The Decline of Magic Britain in the Enlightenment Michael Hunter

Publication date:
14 Jan 2020
Yale University Press
288 pages: 235 x 156mm
19 b-w illus.

A provocative account of the seismic shift in attitude toward the supernatural in seventeenth and eighteenth century Britain

Early modern Britain embraced many forms of the supernatural and took the absolute existence of a spiritual world for granted. Yet in the eighteenth century these certainties were swept away. In this ground-breaking account, Michael Hunter argues that the real pioneers in skepticism about magic were humanists and free-thinkers. However, their critical attitude toward religion meant that their views were often dismissed. Hunter reveals just how divided opinion remained and how magic was never properly tested in the Enlightenment.

Michael Hunter is emeritus professor of history, Birkbeck, University of London. He is the author of numerous works on early modern science and culture such as The Occult Laboratory and the award-winning Boyle: Between God and Science.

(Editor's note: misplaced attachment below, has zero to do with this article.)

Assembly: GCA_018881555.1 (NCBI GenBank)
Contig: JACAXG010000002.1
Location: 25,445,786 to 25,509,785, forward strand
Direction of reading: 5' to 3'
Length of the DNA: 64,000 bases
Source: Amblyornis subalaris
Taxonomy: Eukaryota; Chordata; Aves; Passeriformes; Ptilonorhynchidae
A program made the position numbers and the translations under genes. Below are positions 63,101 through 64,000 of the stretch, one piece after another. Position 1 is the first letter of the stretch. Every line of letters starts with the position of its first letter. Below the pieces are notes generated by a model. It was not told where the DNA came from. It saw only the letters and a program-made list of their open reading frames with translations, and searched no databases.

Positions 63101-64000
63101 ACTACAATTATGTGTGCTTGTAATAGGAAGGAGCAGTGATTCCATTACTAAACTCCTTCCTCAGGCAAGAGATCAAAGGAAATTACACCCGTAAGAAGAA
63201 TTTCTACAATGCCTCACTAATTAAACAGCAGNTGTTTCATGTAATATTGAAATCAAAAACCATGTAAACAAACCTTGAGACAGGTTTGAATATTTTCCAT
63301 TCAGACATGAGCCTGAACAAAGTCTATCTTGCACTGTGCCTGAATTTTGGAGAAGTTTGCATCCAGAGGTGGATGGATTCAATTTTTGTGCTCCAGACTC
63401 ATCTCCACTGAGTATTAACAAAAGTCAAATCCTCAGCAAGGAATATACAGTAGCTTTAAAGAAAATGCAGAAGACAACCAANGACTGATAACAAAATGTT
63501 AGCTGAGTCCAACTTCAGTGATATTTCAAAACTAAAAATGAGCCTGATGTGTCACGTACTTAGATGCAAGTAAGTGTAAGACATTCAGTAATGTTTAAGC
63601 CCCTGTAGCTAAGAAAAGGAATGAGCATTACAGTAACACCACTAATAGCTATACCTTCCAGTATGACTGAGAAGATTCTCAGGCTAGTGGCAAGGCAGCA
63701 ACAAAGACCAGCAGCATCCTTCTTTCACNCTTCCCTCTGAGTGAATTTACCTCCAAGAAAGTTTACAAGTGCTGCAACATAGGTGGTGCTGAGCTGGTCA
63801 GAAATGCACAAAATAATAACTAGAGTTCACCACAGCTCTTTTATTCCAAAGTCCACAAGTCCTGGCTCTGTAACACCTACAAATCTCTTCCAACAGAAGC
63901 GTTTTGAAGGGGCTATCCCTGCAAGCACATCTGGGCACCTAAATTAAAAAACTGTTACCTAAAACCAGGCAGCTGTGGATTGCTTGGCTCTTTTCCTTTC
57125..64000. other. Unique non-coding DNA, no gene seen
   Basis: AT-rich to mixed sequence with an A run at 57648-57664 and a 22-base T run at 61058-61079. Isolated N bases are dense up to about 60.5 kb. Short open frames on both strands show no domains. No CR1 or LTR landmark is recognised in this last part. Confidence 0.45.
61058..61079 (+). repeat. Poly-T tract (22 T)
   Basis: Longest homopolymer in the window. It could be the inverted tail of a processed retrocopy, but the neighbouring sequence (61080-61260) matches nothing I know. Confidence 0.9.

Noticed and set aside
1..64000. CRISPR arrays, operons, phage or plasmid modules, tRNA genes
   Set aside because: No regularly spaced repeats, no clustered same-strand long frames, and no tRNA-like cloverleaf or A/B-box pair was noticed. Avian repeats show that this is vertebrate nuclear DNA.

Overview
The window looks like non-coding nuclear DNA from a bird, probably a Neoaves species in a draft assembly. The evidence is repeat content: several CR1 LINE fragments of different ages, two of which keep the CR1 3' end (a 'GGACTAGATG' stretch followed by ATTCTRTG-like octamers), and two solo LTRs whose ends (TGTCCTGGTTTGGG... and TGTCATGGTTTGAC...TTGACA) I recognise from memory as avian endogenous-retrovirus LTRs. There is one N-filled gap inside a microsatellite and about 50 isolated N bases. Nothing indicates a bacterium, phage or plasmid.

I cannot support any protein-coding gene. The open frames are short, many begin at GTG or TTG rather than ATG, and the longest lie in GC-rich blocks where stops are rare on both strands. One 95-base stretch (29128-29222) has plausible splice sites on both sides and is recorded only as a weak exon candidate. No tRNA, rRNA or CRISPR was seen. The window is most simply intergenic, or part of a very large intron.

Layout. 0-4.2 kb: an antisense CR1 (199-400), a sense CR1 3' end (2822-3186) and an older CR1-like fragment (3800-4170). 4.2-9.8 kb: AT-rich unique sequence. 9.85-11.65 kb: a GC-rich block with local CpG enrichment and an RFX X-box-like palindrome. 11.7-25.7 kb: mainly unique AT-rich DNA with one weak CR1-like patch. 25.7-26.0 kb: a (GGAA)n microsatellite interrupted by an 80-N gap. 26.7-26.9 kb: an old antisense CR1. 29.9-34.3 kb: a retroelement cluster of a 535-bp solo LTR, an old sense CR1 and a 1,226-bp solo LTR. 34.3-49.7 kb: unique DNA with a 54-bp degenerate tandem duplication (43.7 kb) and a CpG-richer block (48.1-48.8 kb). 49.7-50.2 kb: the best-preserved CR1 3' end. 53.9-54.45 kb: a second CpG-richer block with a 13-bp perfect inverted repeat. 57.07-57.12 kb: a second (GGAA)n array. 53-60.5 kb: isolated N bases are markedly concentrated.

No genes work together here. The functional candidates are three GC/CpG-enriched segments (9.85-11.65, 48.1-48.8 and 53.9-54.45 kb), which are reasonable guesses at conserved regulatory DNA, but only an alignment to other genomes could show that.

"In 1971, Keith Thomas published what became a classic study on Religion and the Decline of Magic. Half a century later, Michael Hunter approaches that decline from another angle and offers an alternative explanation. Learned, lucid, acute and balanced, Hunter’s book deserves to become another classic."—Peter Burke, author of A Social History of Knowledge

 "This is an important and remarkable book, the product of a master of the subject and period. It completely overhauls our view of that subject, answering questions which have hung over it for decades, and raises some exciting and disturbing questions for the present."—Ronald Hutton, author of The Witch

“Michael Hunter, a pre-eminent historian of early modern science, redresses a balance in recent scholarship by examining skepticism towards magical phenomena among British intellectuals of the early Enlightenment.  The result is a readable, thought-provoking book that places scientific inquiry firmly within broader historical trends.”—Paul Kléber Monod, author of Solomon's Secret Arts

“Definitely a book to think with. Hunter brings new figures to scrutiny—Obadiah Oddy, Richard Mead, John Wagstaffe, Francis Hutchinson—and expertly weaves them into this tapestry of intellectual and cultural change.”—Justin Champion, author of The Pillars Of Priestcraft Shaken